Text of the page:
"Do you have access to morphine?" He made it sound casual, as if he had asked for a tissue.
Carlina clenched her teeth. "No, I don't."
"Do you know if anybody else gave him something to take?"
If you don't tell him, someone else will.
"I know he once asked Aunt Maria for something against heartburn."
Garini sighed. "Then I need to check her bathroom and yours," he said. "But before we do that, I'd like another look around the apartment."
She nodded and followed him. He went into the bedroom first, his hands in his pockets, his eyes sharp and inquisitive, as if he was a tourist who was not allowed to touch anything but absorbed every atom of information.
He stopped in the middle of the bedroom and looked around. Carlina stood next to him and tried to see the room through his eyes. On the wall, a row of pictures showed all her uncles and aunts and her grandmother. The pictures were yellow at the edges. The wardrobe was slim, a cheap thing made of pressed wood. Behind the wardrobe, the ceiling had a smudge. Carlina suppressed a smile. It dated back to Annalisa's early teens, when she had fallen asleep in the small tub while the water was still running. She had managed to inundate the whole bathroom before Benedetta came to wake her up.
The chair in the corner was covered with green brocade, but it had scuffed armrests. The bed looked as if it came straight from 1950, but the bedspread was thick and bright green. Garini frowned. "Was your grandfather poor?"
"He wasn't rich." Carlina said. "But most of all, he wasn't interested in decorating."
"Who gave him the bedspread?"
Carlina caught her breath. "I did. Green was his favorite color." She swallowed. "I assume you deduced that he would never have bought it himself?"
God, how stilted I sound.
A glimmer of a smile. "You assume correctly, Signorina Ashley."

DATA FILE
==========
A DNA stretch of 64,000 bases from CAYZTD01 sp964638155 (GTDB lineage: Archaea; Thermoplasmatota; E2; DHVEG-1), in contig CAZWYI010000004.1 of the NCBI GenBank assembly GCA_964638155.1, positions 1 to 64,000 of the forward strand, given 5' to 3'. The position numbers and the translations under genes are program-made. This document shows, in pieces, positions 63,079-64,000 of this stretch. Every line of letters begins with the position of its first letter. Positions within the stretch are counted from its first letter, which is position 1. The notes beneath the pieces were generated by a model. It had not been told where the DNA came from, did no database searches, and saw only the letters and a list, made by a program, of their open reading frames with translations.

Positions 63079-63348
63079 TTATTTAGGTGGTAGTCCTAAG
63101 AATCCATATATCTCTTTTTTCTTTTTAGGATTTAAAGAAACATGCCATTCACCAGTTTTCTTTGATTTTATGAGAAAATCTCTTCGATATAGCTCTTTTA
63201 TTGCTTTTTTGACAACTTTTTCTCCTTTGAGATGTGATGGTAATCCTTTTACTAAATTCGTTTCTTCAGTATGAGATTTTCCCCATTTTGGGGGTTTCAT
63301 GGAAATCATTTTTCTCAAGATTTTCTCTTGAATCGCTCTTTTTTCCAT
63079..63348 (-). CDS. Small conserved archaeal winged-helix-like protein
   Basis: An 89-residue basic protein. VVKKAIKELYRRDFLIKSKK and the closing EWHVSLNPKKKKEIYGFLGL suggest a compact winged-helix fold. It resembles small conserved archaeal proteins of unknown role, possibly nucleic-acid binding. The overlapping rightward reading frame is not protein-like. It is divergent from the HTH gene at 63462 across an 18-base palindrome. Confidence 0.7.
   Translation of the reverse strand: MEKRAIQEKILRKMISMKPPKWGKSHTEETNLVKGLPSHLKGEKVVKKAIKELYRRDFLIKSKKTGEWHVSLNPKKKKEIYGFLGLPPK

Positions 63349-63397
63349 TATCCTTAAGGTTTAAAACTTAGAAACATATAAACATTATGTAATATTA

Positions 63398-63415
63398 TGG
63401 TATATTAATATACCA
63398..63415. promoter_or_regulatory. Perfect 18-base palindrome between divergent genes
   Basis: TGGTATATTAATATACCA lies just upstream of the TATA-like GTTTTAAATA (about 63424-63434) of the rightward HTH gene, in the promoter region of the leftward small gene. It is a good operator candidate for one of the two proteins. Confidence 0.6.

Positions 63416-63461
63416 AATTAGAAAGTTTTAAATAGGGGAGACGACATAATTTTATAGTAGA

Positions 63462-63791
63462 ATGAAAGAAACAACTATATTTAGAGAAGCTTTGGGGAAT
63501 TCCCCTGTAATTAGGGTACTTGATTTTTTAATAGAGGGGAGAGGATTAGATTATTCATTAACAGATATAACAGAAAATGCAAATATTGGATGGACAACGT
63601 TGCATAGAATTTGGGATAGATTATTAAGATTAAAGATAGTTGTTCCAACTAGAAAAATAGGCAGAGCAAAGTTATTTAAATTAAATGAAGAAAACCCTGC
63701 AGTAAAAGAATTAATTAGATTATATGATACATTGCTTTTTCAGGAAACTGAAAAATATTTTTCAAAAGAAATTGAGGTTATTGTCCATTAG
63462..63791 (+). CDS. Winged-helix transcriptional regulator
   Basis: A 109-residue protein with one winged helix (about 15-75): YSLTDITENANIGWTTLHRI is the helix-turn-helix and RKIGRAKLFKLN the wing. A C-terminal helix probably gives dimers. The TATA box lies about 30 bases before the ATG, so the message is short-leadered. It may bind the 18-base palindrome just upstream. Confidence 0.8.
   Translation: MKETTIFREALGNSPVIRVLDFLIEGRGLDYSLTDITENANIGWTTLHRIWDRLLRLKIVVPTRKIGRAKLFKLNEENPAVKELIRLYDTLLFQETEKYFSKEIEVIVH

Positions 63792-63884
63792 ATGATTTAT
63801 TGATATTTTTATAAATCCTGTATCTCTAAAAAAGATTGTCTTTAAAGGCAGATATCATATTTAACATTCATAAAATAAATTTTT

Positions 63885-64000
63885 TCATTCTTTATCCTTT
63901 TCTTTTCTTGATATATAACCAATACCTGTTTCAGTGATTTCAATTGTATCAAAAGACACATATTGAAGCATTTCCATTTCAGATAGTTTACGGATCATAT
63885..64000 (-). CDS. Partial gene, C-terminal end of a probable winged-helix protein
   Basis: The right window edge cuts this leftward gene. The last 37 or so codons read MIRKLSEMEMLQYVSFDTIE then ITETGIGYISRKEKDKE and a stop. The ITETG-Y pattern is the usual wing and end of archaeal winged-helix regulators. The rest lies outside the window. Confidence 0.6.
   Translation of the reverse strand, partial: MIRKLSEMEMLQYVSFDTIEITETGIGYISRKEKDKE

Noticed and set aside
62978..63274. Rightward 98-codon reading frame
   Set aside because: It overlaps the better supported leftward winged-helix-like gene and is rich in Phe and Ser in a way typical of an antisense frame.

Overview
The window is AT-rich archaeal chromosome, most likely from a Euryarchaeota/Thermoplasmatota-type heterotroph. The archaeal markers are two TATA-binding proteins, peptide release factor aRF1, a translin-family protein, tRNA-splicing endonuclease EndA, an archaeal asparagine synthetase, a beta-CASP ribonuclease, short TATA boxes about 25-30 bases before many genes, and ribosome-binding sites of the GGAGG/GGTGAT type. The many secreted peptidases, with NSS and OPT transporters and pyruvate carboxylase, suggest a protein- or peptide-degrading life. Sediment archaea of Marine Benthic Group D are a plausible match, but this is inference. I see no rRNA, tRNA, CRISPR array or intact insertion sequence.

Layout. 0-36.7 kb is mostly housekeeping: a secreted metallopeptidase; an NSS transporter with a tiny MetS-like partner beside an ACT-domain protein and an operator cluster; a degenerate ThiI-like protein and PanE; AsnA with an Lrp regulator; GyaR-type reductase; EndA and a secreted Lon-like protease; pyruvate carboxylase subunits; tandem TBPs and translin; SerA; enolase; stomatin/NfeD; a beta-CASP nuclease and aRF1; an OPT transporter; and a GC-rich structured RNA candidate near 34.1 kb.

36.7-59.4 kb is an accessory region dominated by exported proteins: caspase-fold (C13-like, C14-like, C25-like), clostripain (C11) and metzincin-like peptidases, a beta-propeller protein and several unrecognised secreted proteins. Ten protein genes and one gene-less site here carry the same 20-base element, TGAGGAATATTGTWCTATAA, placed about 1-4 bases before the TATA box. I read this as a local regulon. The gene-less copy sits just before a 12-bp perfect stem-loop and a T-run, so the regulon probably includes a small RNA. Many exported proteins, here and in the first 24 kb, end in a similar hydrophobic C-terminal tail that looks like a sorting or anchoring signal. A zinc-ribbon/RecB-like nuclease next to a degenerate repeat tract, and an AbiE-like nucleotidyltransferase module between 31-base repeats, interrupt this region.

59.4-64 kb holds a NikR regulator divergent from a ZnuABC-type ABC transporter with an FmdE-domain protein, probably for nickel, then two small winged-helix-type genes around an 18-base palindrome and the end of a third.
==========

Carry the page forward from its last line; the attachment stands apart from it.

He went into the sitting room. "Your grandfather loved the arts." He looked at the reproduction of Botticelli's Birth of Venus above the sofa and the collection of glossy art books on the low table in front.
"Yes." Carlina smiled. "He always wanted to drag me into museums."
"I take it you don't like the arts?"
Carlina shrugged. "I don't like the darkness and dreariness of the medieval paintings. I much prefer the impressionists with their light and warmth." She lifted her chin, waiting for a condescending remark, but none came.
Garini wandered into the kitchen and looked around. Then he opened the fridge with the help of a handkerchief. For an instant, he looked at a bit of cheese, two eggs, and some butter. "Nothing much there."
"He usually had dinner upstairs."
"Does the whole family eat together every day?" He made it sound as if that was his personal nightmare.
Carlina shrugged. "Benedetta works as a secretary for the town council and she always finishes early. She loves to cook, and so we often eat in her kitchen."
"He doesn't have anything to drink in the fridge."
Carlina nodded at the window. "He drank one carafe of tap water each day. We all told him it wasn't enough, but he said he wasn't tall, so it would do." She smiled a bit at the memory. "He filled it each morning and drank it all through the day."
Garini went to the window. The carafe stood on the sideboard, a glass stopper on top. "Is that where he always kept it?"
Garini looked at the liquid. "Did anybody touch it on Sunday?"
She shrugged. "I don't know. There was so much coming and going."